We can see such a small speck of God’s eternal plan. We do not know what the future holds — indeed, not even the next five minutes or the next day or the next year. The Bible reminds us that our suffering is for such a short time: “And the God of all grace, who called you to his eternal glory in Christ, after you have suffered a little while, will himself restore you and make you strong, firm and steadfast.” (1 Peter 5:10)

 There is no easy way through suffering; there is no short-cut through grief or pain. Even though there might be no restoration this side of Heaven, God always has a bigger plan. There is always more to the story — and God is always with us, present in every heartbeat, every moment, and every breath.




Though unable to bear a child, Hannah was the wife most favored by her husband. Envious, Peninnah (the other wife) taunted Hannah year after year. Whenever Hannah went up to the house of the Lord, her rival provoked her till she wept and would not eat.” (1 Samuel 1:7)

Elkanah would say to her, ‘Hannah, why are you weeping? Why don’t you eat? Why are you downhearted? Don’t I mean more to you than ten sons?” (1 Samuel 1:7-8)

“In her deep anguish Hannah prayed to the LORD, weeping bitterly.” (1 Samuel 1:10)




In God’s own time and His own perfect way, He moved, and Hannah gave birth to the prophet Samuel. “And the Lord was gracious to Hannah; she gave birth to three sons and two daughters. Meanwhile, the boy Samuel grew up in the presence of the LORD.” (1 Samuel 2:21)

Even in the midst of her anguish, year after year, Hannah faithfully came before the Lord and prayed — and in His own perfect time, in His own way, and for His own perfect purposes, God moved.




After losing two sons and then her husband, Naomi, who genuinely loved her daughters-in-law, told them, “Go back to your mothers’ homes. And may the Lord reward you for your kindness to your husbands and to me.” (Ruth 1:8 NLT)

Finally, not only depressed, but now bitter, Naomi said, “The LORD himself has raised his fist against me.” (Ruth 1:13)

Then her daughter-in-law Ruth reached out in the language of comfort, saying to Naomi, “Don’t urge me to leave you or to turn back from you. Where you go I will go, and where you stay I will stay. Your people will be my people and your God my God.” (Ruth 1:16)




“When they arrived in Bethlehem, the whole town was stirred because of them, and the women exclaimed, ‘Can this be Naomi?’” (Ruth 1:19)

Don’t call me Naomi (meaning pleasant),’ she told them. ‘Call me Mara (meaning bitter), because the Almighty has made my life very bitter. I went away full, but the LORD has brought me back empty. Why call me Naomi? The LORD has afflicted me; the Almighty has brought misfortune upon me.’” (Ruth 1:20-21)

Underlying Naomi’s lament is a deep trust and understanding of God. She is not resentful of God and has not turned away from Him. Quite the opposite, Naomi is moving towards God with honesty. She has returned to Bethlehem, to the people of God, and is realistically presenting what happened to her. It is in the midst of Naomi’s pain and lament that Ruth comes to know God. Vaneetha Rendall Risner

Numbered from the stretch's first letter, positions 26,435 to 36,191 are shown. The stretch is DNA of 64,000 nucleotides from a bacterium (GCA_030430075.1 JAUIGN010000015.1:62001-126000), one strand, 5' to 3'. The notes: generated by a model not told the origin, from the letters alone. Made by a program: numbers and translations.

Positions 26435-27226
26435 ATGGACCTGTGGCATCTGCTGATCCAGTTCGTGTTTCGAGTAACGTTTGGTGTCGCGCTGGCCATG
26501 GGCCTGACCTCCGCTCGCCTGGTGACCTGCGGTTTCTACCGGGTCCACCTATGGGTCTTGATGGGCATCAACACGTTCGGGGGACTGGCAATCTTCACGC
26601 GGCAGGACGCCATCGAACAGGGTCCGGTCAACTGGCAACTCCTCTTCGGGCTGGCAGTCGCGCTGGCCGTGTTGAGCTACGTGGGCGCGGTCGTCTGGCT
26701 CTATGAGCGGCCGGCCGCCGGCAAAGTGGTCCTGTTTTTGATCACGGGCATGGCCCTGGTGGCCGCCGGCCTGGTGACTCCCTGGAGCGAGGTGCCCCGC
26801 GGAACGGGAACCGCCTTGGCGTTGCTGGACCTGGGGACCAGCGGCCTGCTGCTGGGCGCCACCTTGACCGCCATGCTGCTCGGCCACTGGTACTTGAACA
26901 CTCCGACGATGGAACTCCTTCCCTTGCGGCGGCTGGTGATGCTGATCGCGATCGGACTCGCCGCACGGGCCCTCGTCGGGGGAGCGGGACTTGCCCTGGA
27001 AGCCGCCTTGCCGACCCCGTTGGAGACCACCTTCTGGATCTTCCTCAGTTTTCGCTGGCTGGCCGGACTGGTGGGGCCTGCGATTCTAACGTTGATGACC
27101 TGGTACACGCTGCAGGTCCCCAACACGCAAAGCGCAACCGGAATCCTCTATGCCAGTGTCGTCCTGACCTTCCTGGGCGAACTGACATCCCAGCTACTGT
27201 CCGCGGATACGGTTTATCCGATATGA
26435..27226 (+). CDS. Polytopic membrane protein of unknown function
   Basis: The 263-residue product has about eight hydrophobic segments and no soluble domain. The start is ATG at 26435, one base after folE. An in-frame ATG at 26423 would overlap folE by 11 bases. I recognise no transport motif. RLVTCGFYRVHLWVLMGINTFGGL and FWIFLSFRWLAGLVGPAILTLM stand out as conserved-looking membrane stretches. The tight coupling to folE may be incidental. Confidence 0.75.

1. Does it surprise you to learn that some of the great men and women of the Bible suffered from depression?
  2. How does knowing that affect you?
  3. How does that change your view of depression and mental illness?
  4. With whose experience do you most resonate? Why?
  5. Where was God in each of these stories?
  6. Where do you see God in your story?




Though the reasons for God’s precious sons’ and daughters’ depression varied, their deep and abiding faith in Him did not.

“The LORD is close to the brokenhearted and saves those who are crushed in spirit. (Psalm 34:18)




“God uses broken people, like you and me, to rescue broken people, like you and me.” Pastor Eddie Cortes

Like the pages of Scripture, history is also filled with the accounts of men and women of deep faith, who suffered from sometimes debilitating depression.




“I am now a man of despair, rejected, abandoned, shut up in this iron cage from which there is no escape.”




“I spent more than a week in death and hell. My entire body was in pain, and I still tremble. Completely abandoned by Christ, I labored under the vacillations and storms of desperation and blasphemy against God. But through the prayers of the saints, God began to have mercy on me and pulled my soul from the inferno below … I dispute much with God with great impatience and I hold on to his promises.”




He wrote that true faith “clings so fast to the inmost parts that, however it seems to be shaken or to bend this way or that, its light is never so extinguished or snuffed out that it does not at least lurk as it were beneath the ashes.”




On December 16, 1744, he wrote in his diary, “I was so overwhelmed with dejection that I knew not how to live: I longed for death exceedingly: My soul was ‘sunk in deep waters,’ and ‘the floods’ were ready to ‘drown me’: I was so much oppressed that my soul was in a kind of horror.”




He wrote, “This depression comes over me whenever the Lord is preparing a larger blessing for my ministry; the cloud is black before it breaks, and overshadows before it yields its deluge of mercy.

Depression has now become to me as a prophet in rough clothing, a John the Baptist, heralding the nearer coming of my Lord’s richer benison (blessing). So have far better men found it. The scouring of the vessel has fitted it for the Master’s use. Immersion in suffering has preceded the baptism of the Holy Ghost.

Fasting gives an appetite for the banquet. The Lord is revealed in the backside of the desert, while his servant keepeth the sheep, and waits in solitary awe. The wilderness is the way to Canaan. The low valley leads to the towering mountain. Defeat prepares for victory. The raven is sent forth before the dove. The darkest hour of the night precedes the day-dawn.”